National security. Data privacy and cybersecurity become concerns, as app and device makers have access to user data and, potentially, their sensitive information.

In the face of these risks, it’s no wonder that some countries are pushing for greater use of homegrown tech products. The primary method to support technological sovereignty is money—governments injecting funding for research and innovation. 

However, this could mean limitations for users who must contend with bans of apps that they might actually prefer to use (although in most countries it’s mainly government workers who are affected so far).

Do WhatsApp, Signal, and Telegram really pose security risks?

WhatsApp and Signal are regarded as two of the most secure messaging apps, thanks to their use of end-to-end encryption. E2EE means no one can intercept communications, not even the service providers themselves; only the sender and receiver can read them. 

Telegram does not use E2EE by default, but it does offer end-to-end encryption for one-to-one calls and messages if you select the Secret Chats option. Telegram is still considered secure through other forms of encryption. 

Both Signal and Telegram are open source—an important factor that greatly enhances their reputations. WhatsApp is owned by Meta and it collects data on how you use the app, so this does pose some privacy risks.

Read more: Signal vs. Telegram: Which is better?

The most important aspect about France’s choice of Olvid and Tchap is that they are French-made apps, meaning from a national security standpoint, the risks are reduced for French users. The French government can also more easily vet them for security robustness. Moreover, other French tech companies would be encouraged to step up their products, with the view that they will be similarly favored and supported by their own country.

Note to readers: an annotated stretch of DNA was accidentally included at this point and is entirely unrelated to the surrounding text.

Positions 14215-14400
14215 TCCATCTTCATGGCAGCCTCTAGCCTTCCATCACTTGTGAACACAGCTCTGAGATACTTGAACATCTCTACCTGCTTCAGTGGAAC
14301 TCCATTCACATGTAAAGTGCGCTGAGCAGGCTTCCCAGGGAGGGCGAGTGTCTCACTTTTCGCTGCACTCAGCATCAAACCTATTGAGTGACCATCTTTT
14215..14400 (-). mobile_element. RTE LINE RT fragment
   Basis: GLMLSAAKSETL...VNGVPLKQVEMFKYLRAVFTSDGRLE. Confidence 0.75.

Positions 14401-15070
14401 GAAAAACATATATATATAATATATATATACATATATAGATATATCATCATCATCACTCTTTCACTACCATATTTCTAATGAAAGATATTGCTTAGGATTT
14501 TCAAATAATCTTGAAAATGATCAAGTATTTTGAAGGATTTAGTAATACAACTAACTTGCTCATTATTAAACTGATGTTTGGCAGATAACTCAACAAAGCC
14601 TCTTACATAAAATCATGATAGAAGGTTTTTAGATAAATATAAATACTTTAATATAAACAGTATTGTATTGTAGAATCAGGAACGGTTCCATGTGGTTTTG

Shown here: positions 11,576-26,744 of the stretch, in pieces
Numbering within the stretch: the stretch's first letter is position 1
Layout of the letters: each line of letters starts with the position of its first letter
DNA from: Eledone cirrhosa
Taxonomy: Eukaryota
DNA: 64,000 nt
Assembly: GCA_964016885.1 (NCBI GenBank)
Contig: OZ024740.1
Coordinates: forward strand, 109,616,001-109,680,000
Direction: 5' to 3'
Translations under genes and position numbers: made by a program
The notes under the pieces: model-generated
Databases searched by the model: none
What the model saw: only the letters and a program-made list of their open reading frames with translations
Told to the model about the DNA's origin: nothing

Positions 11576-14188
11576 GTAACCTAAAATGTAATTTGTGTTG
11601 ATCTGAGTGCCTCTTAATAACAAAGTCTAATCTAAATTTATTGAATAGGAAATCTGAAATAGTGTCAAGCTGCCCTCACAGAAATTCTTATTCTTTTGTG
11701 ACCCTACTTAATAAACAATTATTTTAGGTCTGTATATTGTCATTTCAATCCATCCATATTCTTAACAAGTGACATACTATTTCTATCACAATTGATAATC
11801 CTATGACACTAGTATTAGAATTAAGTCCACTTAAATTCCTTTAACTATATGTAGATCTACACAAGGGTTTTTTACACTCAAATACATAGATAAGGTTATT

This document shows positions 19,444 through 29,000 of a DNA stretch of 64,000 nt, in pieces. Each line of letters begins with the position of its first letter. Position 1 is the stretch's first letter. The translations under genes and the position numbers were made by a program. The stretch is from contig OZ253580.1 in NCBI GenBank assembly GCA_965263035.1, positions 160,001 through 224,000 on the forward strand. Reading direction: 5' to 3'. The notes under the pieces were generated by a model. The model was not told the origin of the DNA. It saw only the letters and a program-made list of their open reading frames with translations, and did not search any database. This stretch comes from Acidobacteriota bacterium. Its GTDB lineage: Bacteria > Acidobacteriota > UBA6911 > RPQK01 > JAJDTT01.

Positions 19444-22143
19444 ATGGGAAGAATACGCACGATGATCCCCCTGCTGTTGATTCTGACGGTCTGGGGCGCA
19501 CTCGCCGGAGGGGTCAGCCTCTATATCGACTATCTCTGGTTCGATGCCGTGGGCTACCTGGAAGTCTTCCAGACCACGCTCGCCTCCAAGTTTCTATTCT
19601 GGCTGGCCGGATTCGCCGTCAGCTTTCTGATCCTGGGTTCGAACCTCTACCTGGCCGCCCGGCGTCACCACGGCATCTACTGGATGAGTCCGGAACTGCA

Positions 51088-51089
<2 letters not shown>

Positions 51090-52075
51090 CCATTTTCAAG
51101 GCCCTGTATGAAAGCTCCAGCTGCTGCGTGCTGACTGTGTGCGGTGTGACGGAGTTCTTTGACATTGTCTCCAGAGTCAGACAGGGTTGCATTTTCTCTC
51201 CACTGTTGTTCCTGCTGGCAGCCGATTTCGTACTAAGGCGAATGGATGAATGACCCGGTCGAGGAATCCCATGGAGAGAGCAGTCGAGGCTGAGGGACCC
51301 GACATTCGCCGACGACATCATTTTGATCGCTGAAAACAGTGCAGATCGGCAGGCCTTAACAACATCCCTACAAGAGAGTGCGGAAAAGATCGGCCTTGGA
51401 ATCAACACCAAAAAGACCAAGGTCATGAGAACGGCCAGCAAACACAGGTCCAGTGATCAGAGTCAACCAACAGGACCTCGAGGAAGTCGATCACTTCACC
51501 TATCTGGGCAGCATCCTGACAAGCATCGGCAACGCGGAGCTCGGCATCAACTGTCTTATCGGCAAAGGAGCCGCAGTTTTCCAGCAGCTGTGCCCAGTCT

Tchap is designed and managed by the French government and is only used for internal communications between government members. As for Olvid, it stands out by not requiring any user information, not even a phone number, to use it. Users add contacts by scanning each other’s QR codes or by sending an invite link. With this system, no personal information is ever sent to the app maker’s servers. Moreover, messages sent over Olvid are end-to-end encrypted.

If you are French and support the country’s goals of technological sovereignty, then Olvid would make sense for you. But there are very few reasons to claim security risks of using WhatsApp, Signal, or Telegram, other than the fact that they are foreign products. And with much larger user bases for the mainstream apps, you’ll certainly find greater convenience in using them to connect with friends and family around the world. Some would also argue that the longer existence of a product like Signal is reason enough to trust it more than Olvid for now; new apps need to prove themselves over the long run.